Mottley sees imminent danger
Health care and education sectors could be ‘negatively impacted due to cuts’
Opposition Leader Mia Mottley is suggesting that the local health care and education sectors are in danger of being destroyed due to Government’s budget cuts.
Mottley added that the competitiveness of the two sectors could be negatively impacted and opportunities lost.
Though agreeing that it was critical for Government to curtail its expenditure, especially during the economic crisis, Mottley suggested that essential services such as education and health care should not be touched.
She was speaking on the topic Exploring New Opportunities In A Competitive World at the opening ceremony of the 17th annual conference of the Barbados Association of Office Professionals (BAOP) today. The two-day event is being held at the Lloyd Erskine Sandiford Centre.
“Some of you already know the opportunities, for example, that are afforded in education and the medical sector. It is inconceivable to me that the two areas in which Barbados, and the only two areas in which we are globally recognized in the World Competitiveness Report, namely education and health care, should now be the subject of cuts in expenditure to [reduce] the competitiveness edge that we have globally . . . ,” said Mottley.
“You do not destroy the very platform that gives you that competitive edge. Rather than destroy it, we need to be building onto it,” she said.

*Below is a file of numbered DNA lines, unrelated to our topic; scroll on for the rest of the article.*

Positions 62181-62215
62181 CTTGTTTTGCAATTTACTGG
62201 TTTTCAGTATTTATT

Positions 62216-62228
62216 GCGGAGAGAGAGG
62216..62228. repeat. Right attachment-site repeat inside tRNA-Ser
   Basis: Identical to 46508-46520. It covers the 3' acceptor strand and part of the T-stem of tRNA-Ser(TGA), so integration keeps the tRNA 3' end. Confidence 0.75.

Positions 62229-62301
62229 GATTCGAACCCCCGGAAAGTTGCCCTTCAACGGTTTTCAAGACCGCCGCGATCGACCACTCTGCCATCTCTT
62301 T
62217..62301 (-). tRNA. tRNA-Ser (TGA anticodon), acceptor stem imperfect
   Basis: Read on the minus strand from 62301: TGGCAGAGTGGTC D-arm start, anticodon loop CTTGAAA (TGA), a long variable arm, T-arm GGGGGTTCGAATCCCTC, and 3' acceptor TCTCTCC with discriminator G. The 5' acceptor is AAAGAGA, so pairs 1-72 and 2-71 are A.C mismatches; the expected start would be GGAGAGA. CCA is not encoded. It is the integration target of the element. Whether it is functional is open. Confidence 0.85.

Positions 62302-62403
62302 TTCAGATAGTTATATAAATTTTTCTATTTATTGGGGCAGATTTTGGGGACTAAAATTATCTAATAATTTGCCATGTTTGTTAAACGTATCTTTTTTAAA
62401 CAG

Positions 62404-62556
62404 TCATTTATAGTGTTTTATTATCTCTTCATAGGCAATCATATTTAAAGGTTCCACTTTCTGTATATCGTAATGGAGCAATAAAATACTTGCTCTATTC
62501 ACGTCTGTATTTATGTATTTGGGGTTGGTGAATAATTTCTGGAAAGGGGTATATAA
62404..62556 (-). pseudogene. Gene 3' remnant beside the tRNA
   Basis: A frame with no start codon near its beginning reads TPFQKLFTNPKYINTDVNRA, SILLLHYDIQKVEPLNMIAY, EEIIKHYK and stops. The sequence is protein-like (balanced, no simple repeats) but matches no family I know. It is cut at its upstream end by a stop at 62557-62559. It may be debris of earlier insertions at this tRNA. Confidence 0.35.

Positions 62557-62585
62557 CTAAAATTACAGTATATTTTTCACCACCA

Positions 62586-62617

In order to respond appropriately to challenges over the short and longterm, Mottley said individuals, companies and the Government should first recognize that there was a crisis.
“If we don’t recognize there is a crisis then we cannot appropriately position ourselves to meet the challenge. It is surprising how many people fail to recognize the situation that they find themselves in until it is too late. We know it all in our personal circumstances. It is no different in our business or national circumstances.
“The earlier action is taken during a crisis the more likely the change will be possible and the most likely that it will have its desired effect,” added Mottley.
Also addressing the topic of telecommunications, Mottley said it was critical that every household had Internet access.
She said, however, the more expensive it was for the average citizen “the more difficult our development will be”, adding that prices could rise if close attention was not paid to the way that sector was being expanded and how some aspects of it was being “controlled”.
Mottley told the room of office professionals that despite existing challenges she believed each person had the ability to alter or shape the future, urging them to adopt “a can do attitude”.
“Let us believe that we can,” she said.
“Whether we want to believe it or not we will not continue to enjoy a quality of life by serendipity or by luck or by divine intervention. We have the ability to alter or to shape our future,” she said.